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IFSJ Exclusive: Inside Bullard’s TXS Thermal Imager

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IFSJ takes a look at Bullard’s new, lightweight thermal imaging camera the TXS Thermal Imager

Small in both shape and weight, the new TXS Thermal Imager from protection equipment manufacturer Bullard joins its range of firefighting thermal imaging cameras. The new model was created as an affordable option in order to offer all firefighting teams the ability to be fully equipped during an emergency.

The lightweight TXS offers a clear image that will help firefighters better understand the situation in front of them using the device’s high-resolution infrared sensor and proprietary image enhancement technology.

Bullard thermal imaging cameras were first introduced to the fire service market in 1998 with its first high-resolution thermal imager, the Bullard TI. The latest model follows the same formula that has made its predecessors a success: robust design, high quality and ergonomic form factor.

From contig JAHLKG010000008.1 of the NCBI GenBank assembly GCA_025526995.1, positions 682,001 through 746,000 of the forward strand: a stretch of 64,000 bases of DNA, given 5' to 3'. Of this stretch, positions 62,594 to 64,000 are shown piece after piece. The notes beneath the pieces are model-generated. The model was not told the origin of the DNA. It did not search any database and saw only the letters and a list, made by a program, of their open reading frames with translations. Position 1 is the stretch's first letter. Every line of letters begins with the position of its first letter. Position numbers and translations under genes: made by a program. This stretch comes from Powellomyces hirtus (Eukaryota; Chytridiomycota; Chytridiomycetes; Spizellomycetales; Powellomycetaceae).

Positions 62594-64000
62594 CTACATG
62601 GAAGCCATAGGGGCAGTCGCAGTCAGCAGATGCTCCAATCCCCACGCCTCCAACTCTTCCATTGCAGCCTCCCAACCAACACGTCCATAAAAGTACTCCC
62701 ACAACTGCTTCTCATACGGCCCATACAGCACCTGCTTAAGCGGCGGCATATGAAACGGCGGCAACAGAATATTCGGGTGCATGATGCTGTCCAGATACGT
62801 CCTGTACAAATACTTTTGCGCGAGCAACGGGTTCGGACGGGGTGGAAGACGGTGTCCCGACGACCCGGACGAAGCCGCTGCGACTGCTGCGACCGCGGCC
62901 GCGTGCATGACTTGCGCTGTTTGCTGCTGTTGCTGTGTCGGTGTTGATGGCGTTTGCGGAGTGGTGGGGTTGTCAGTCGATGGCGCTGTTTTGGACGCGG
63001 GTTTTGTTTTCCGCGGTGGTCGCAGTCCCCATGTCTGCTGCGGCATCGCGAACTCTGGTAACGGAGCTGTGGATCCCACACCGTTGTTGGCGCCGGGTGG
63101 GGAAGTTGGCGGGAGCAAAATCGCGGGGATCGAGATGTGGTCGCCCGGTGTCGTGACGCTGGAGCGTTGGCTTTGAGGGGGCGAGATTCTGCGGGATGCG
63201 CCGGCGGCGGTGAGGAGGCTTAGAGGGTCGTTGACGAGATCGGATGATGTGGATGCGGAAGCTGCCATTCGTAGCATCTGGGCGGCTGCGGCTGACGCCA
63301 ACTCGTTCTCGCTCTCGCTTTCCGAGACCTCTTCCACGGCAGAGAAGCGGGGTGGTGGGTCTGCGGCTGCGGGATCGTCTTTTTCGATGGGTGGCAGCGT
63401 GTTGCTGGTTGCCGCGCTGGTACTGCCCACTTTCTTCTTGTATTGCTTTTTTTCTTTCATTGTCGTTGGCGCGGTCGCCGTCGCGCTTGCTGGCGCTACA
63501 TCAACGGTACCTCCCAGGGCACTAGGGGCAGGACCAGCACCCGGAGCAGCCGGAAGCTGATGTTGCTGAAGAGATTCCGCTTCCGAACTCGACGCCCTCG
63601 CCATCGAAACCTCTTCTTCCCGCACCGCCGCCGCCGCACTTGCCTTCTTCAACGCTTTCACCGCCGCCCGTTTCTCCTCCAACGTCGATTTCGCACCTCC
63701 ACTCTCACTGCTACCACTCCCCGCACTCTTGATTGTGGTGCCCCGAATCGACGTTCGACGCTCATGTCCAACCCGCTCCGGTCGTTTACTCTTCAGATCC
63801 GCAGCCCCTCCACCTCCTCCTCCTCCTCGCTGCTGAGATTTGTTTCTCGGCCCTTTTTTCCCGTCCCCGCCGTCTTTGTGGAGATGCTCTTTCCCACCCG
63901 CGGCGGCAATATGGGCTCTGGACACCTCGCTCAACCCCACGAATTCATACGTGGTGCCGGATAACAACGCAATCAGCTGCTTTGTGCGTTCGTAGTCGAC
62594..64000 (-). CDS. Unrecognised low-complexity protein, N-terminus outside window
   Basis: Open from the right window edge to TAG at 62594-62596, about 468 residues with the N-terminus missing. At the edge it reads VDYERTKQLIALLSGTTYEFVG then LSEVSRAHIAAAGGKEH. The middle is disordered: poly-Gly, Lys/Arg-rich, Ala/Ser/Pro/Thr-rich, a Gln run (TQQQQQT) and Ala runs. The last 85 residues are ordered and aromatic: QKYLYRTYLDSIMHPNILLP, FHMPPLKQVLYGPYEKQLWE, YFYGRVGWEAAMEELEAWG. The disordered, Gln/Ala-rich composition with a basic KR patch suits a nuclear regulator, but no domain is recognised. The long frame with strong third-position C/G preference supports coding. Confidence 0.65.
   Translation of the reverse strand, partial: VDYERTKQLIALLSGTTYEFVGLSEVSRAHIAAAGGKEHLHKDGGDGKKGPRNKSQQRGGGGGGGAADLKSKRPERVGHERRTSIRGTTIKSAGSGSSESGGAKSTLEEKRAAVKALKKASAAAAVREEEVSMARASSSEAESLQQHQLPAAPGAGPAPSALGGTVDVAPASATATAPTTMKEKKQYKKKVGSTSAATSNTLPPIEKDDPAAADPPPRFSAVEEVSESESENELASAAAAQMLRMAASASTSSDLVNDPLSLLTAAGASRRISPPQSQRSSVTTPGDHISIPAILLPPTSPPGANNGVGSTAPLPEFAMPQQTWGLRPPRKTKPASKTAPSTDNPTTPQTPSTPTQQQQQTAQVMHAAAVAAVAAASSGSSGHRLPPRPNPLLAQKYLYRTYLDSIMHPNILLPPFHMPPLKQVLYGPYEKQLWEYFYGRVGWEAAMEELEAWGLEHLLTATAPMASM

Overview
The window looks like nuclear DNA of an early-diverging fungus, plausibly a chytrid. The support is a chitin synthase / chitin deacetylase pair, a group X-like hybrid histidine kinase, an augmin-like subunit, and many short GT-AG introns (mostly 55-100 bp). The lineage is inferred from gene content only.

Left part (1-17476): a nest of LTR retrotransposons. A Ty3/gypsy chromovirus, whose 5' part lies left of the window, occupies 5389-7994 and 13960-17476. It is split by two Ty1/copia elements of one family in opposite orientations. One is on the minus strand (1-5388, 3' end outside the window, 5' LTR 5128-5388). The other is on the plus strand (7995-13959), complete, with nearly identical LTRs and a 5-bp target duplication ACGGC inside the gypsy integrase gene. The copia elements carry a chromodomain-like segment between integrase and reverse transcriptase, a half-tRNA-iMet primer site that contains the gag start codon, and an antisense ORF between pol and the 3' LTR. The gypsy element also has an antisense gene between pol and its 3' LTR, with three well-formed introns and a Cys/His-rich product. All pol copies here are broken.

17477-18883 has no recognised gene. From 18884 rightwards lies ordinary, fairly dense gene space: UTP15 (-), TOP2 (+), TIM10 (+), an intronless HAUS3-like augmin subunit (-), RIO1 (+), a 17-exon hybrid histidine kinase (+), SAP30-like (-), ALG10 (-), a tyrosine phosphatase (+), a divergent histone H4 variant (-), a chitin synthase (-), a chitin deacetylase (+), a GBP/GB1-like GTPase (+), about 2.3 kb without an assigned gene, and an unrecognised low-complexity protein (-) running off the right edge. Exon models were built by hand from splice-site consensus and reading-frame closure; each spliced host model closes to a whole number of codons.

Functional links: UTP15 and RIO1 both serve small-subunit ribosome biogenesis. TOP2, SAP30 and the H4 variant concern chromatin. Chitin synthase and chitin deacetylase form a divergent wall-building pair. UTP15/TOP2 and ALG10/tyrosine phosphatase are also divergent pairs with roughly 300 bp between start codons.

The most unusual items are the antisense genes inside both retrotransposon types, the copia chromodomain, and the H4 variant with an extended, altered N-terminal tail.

The new device also aims to prove that Bullard’s footprint is more international than ever. Developed in the Swiss-based Bullard Technology Center and in close cooperation with European fire departments, the Bullard TXS is manufactured in the Unites States and distributed in the US and Europe via Bullard’s close[1]-knit, proven dealer network of firefighting professionals.

“Like all our developments for the fire safety products market, the new Bullard TXS delivers on what we call the Bullard Tough promise”, says Martijn Bosch, Bullard Thermal Imaging Product Manager at the Swiss Bullard Technology Center, noting that the camera is built for the most demanding of situations and comes with 5 years warranty.

Bosch says the device is purposely built for the fire service and was designed with the input of end users from across the world. The result is a lightweight thermal imager the features a compact but highly durable design.

Lightweight design

Bullard TXS is robust, easy-to-handle and lightweight. Clocking in at just 750g including battery, the compact, ergonomically designed camera is shaped to fit comfortably in the gloved hand and is to be stowed easily via lanyard. At the touch of a button, the TXS is immediately ready for action capable of functioning for 6 hours of continuous use due to its Li-Ion battery and intuitive charging options.